and "Asian pride" as a form of self-empowerment and reminder
of a culture that is greater than the parts of the whole. The phenomenon
of the Asian gangs and their prevalence does not imply an underlying
propensity for crime, as some may argue, but rather the logical
response for a proud people robbed of their personal and collective
We were friends for almost ten years, up until we lost touch in
college. He was an Asian American who was active in Asian gangs.
He shared with me once, when we were sitting around in his dorm
room; the anger he cultivated from years of experience as an ethnic
"other." With raw emotions and unfiltered fervor he recounted
the times he was picked on by the popular crowd in high school.
In response to the feminization of Asian manhood by dominant culture,
he began to work out religiously to achieve physical prowess. Furthermore,
he sought group affiliation and an Asian identity through gangs.
With a look of unyielding determination he recounted the pride he
had in himself when he, along with his gang partners, sought physical
retribution toward those who had abused him years before. Violence
to him was a means to an end to reclaim his usurped "Asian
The struggles and accomplishments of the African American community
has been a great force in shaping the advancements of Asian Americans
into mainstream society. During the 60's, the civil rights movement
opened the door for many marginalized groups to voice their rights.
African Americans, at the forefront of the movement, rightfully
gained a gradual acceptance into mainstream America. Popular media
currently reflects a much greater inclusion of African Americans,
relative to the onset of the movement. Wahl (1999) observes that
the popularity and influence of hip hop culture provides a form
of ideological broadcasting for African Americans, giving the disenfranchised
a voice. Their hard battles and countless sacrifices have shifted
public opinion, making discrimination against African Americans
socially inappropriate. Asian Americans, on the other hand, are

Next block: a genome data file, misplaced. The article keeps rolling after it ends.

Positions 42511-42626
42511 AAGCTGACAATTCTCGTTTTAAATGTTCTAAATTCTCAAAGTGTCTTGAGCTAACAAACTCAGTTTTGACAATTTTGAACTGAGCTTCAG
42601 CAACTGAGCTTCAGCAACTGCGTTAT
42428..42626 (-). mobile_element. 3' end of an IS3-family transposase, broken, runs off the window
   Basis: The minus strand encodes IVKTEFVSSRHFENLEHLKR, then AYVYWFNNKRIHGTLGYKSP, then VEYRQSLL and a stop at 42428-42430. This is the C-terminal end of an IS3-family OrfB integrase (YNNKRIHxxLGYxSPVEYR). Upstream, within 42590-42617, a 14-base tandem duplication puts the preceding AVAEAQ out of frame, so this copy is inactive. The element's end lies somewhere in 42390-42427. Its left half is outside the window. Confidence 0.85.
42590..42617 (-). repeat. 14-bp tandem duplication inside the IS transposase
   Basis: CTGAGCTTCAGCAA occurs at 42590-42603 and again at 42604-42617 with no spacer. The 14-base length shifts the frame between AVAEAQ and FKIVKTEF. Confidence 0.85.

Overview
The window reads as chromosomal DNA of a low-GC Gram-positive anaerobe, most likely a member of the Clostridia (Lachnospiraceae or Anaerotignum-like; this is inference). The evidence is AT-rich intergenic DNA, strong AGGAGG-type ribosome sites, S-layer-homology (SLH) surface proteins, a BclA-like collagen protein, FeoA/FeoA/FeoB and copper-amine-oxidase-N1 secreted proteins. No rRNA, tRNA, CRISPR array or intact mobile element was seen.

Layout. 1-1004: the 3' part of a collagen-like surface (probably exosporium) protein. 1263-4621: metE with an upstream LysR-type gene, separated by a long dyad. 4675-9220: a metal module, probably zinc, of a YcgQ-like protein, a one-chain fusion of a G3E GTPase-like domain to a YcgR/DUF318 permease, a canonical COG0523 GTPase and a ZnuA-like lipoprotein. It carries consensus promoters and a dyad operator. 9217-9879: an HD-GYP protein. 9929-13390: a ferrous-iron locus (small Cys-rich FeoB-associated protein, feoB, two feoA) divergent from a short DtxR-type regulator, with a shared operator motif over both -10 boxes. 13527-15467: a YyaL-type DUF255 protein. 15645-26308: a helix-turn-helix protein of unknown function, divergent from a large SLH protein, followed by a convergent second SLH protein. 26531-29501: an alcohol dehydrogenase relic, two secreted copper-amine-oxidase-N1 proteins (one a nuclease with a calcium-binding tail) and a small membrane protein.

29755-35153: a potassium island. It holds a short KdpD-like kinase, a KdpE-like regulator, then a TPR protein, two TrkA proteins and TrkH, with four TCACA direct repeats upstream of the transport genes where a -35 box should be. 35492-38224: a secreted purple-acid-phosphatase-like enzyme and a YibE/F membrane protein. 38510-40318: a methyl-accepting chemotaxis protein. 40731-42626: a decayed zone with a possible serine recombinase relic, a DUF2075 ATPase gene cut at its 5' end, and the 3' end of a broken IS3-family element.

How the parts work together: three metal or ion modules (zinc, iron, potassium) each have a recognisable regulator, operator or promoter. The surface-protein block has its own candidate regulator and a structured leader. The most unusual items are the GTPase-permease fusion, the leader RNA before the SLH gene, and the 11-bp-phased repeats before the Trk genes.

still viewed as "permanent houseguests" of America. The
lack of representation and outright misrepresentation of Asian Americans
in popular media fuels existing stereotypes and perpetuates social
What the African American community has gradually attained that
Asian Americans lack is one unified voice. So much cognitive and
organizational effort is put into solving internal conflicts we
lack the energy expenditure to focus on a collective goal. Many
of the conflicts within the Asian American community arise out of
intergenerational disputes and cultural clashes as a result of social
construction of "other." The westernization and exploitation
of second generation Asian Americans contribute to the break down
of traditional values. Intrafamilial conflict is among the most
devastating to the Asian American social structure. An understanding
of the values placed on relationships is imperative in analyzing
the impact of western exploitation. "Guanxi" is a Chinese
term connoting an interpersonal sense of connectedness that acts
as cohesive bond which ties members of the community in a collective
embrace. Western exploitations and the imposed ethnocentric values
by the dominant culture wreaks havoc on the intricate relational
dispositions of Asian Americans. Among the damages of imposed eurocentrism
is the loss of dignity for Asian Americans. Under the White man's
shadow, it is not easy to proclaim "Asian pride."
Old traditions and Western influence come together in a cultural
clash that breaks down family relations. The soap operas I watched